In Sista Talk Too, Rochelle Brock brings meaningful new material which evokes and updates her past examination of Black women in today’s culture. The first Sista Talk: The Personal and the Pedagogical is an inquiry into the questions of how Black women define their existence in a society which devalues, dehumanizes, and silences their beliefs. Placing herself inside of the research, Rochelle Brock invited the reader on a journey of self-exploration, as she and seven of her Black female students investigate their collective journey toward self-awareness in the attempt to liberate their minds and souls from ideological domination. Throughout, Sista Talk attempted to understand the ways in which this self-exploration informs her pedagogy. Combining Black feminist and Afrocentric theory with critical pedagogy, Sista Talk Too frames the parameters for an Afrowomanist pedagogy of wholeness for teaching Black students and strength in dealing with an unpredictable and often unstable view of the future. Rochelle Brock brings us something to be remembered by, chapters and writings from students and colleagues to help us survive and thrive in this world…all in the spirit of love, life, and Oshun.
Transition: My Manifesto of Education
My Manifesto of Education
What is my philosophy of education? How does it reflect my pedagogical style? How do I understand myself as a teacher? The answers to these questions are constantly changing, growing, because as I learn more about myself, I learn more about my purpose as an educator. I am able to ask the right questions of my students when I am able to ask the right questions of myself. Although there is a common thread, which runs throughout, my philosophy of education is constantly in flux. Of course the more I learn about and experience life, the better able I am to “teach” my students.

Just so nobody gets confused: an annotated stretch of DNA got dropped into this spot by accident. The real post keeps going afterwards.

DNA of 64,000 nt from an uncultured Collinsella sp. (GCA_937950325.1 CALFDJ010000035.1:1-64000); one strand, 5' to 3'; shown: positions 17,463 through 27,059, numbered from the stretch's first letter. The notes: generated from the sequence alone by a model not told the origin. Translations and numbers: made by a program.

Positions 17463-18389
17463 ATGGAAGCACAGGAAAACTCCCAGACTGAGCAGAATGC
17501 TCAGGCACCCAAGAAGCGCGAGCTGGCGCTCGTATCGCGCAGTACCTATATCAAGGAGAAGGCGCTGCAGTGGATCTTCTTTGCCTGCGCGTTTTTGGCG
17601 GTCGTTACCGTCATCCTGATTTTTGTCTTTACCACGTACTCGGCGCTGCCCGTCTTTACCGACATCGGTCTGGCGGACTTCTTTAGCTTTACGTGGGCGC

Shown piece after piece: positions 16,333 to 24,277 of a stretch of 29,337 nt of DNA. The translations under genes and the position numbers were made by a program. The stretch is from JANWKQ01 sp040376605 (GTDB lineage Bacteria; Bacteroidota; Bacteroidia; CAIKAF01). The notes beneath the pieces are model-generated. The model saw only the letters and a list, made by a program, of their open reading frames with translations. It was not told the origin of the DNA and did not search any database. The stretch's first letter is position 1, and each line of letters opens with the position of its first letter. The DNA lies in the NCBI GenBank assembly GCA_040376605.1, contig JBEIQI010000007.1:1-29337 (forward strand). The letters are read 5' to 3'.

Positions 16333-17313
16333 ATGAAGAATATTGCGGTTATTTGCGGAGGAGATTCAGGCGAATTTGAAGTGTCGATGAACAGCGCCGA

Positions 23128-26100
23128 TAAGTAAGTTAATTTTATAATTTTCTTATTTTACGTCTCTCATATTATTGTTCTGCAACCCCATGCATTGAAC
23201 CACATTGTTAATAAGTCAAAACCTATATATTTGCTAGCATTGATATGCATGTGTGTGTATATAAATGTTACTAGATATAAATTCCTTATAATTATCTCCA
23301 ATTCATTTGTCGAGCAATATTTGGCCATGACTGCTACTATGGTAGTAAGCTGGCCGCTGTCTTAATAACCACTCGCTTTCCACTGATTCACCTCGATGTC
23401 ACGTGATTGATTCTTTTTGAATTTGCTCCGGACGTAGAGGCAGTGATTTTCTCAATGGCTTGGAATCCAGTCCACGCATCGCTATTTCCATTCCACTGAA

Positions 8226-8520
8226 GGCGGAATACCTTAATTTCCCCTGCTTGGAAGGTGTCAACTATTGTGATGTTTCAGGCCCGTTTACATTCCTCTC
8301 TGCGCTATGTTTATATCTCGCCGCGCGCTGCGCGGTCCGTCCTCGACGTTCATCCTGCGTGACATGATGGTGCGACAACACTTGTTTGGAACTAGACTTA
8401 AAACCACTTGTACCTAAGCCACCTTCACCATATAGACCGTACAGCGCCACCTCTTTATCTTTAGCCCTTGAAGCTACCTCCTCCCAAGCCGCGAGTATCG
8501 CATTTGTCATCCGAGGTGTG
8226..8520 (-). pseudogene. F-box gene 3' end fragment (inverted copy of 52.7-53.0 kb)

I had a discussion with several university colleagues about the concept of “beliefs” and the problem some felt toward that word. Where do I stand? I do hold certain beliefs based on my life assumptions. I also accept that there are certain “facts” and “truths” based on my life experiences. The combination of my beliefs and truths become my philosophy and pedagogy. A truth—The back doors of the educational system are something minority and poor peoples are always fighting to get through. I know that in a system of colonialism, the colonizer has a dual purpose in educating the colonized. The first is socialization into accepting the value system, history, and culture of the dominant society. The second is education for economic productivity. The oppressed are treated like commodities imbued with skills that are...
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